Five tips for managing the crib-climb!

Mar 16, 2017 | Crib Climbing

Got yourself a little monkey who’s already managed to jump from the crib? If so, what I’m about to say next is very important: Crib jumping doesn’t necessarily mean you should transition to a bed. Say it with me: Crib jumping doesn’t necessarily mean you should transition to a bed.

“But… but?!” you say. “It’s not safe for my toddler to be jumping from a crib!” True, not without some great precautionary measures in place (I’ll talk about these below). Know what else isn’t safe, though? A 20-month old with the ability to wander around the house by himself at night when he gets out of his “big kid” bed. So, what’s the happy-medium? How do we keep our children in cribs until they are really ready to move to a toddler bed, and also keep our little monkeys safe? Read on!

Tip # 1: Crib until Three 

I suggest that children sleep in a crib until at least the age of three, and do not transition to a toddler bed/bigger bed before that time. The reason for this is related to your child’s level of comprehension at this age. While it’s certainly not always a breeze to “reason” and “negotiate” with a three-year-old who is constantly getting out of bed, it can be a piece of cake compared to attempts at rationalizing with a two-year-old, who does not have the same comprehension level and reasoning skills as an older child. 

Further, three-years and older is simply a safer age for your child to be “free” at night if they do decide to get out of their bed, versus a two-year old potentially wandering around the house on their own. For these reasons, I recommend the crib until the age of three!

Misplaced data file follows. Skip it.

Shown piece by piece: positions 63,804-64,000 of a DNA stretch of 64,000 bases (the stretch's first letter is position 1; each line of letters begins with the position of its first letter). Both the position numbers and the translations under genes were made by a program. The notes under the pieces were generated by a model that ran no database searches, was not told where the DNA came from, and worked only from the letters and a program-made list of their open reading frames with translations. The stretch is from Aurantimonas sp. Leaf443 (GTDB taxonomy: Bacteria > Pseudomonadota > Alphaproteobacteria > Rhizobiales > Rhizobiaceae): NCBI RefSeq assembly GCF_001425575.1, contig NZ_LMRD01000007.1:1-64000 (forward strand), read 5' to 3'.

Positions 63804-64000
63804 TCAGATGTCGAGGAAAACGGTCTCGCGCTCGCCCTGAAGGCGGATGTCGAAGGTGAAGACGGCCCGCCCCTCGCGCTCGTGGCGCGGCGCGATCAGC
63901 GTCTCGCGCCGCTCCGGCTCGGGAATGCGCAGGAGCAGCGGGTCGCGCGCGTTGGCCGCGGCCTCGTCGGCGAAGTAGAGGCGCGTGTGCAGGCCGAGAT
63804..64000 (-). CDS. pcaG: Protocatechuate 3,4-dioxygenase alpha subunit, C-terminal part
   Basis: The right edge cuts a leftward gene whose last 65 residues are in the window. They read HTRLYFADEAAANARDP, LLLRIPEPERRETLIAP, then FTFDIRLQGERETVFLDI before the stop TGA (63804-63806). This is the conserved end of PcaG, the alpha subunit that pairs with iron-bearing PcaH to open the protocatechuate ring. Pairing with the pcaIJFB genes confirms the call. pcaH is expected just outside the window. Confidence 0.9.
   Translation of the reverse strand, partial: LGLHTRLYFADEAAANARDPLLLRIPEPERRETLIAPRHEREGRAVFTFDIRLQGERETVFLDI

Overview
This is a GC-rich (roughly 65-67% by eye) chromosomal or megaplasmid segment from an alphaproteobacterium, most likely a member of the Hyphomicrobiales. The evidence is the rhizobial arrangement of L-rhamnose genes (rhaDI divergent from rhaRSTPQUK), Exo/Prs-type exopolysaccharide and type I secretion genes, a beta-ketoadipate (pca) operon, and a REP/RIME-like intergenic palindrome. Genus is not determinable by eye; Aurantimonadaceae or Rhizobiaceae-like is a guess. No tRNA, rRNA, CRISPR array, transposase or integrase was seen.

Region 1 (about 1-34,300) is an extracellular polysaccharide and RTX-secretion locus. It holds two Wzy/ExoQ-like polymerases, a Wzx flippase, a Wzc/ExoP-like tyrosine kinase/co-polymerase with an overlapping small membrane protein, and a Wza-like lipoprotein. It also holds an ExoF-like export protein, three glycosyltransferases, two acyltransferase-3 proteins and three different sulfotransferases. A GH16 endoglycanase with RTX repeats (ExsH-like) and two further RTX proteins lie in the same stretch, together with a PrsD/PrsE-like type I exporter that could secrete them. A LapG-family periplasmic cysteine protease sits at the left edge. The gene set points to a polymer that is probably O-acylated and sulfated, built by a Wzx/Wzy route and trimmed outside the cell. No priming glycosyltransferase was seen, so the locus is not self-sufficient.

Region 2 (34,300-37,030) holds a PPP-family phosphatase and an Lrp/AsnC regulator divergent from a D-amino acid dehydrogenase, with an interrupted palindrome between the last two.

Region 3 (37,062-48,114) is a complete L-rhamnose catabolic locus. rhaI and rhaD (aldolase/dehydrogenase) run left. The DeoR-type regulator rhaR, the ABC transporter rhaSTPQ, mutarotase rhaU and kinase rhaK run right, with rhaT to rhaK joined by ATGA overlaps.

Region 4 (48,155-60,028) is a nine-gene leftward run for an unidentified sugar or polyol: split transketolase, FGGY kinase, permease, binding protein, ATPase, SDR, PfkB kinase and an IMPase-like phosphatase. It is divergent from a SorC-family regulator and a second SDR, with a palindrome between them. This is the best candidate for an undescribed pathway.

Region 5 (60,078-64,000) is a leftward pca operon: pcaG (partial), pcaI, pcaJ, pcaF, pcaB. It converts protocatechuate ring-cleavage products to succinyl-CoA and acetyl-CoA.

Have a new baby on the way and need the crib for your new little bundle? Buy another crib! Whether new or used (though do ensure it meets all safety standards!), the financial investment in a second crib will be WELL worth the sanity you save by avoiding the move to the big-kid bed too early!

Tip # 2: Sleep bags 

I also recommend that your child wear a sleep bag (also known as a “wearable blanket) until they are no longer in a crib. Sleep bags come in LOTS of sizes (some companies even make them in sizes up to 3-6 years), so there is no reason to forego the sleep bag while your child is sleeping in the crib.

Tip # 3: Create a safe and soft landing zonE

Once again, as a first step, ensure your child is wearing a sleep bag if still sleeping in a crib. Among the many reasons I love sleep bags is the fact that they are a very big deterrent from your child even attempting to climb out of the crib. However, if your little one STILL manages to escape the crib, even in a sleep bag, we want to create a soft landing zone at even the first sign that she may be capable of climbing out of the crib. So, place a mattress on the floor by the crib and pile pillows at the ends on the floor to ensure a soft landing if she does manage to make the leap!

Tip # 4: Make the escape no-big-deal

If the crib-jump occurs – even after all your efforts to avoid it! – do not react by giving your child tons of attention about it; this will only encourage him to keep doing it. Instead, stay calm and neutral, and firmly tell him not to climb out again, and put him right back in the crib. Make the interaction boring and very straightforward, to help him understand that climbing out of the crib will not create different results in terms of what happens during sleeptime.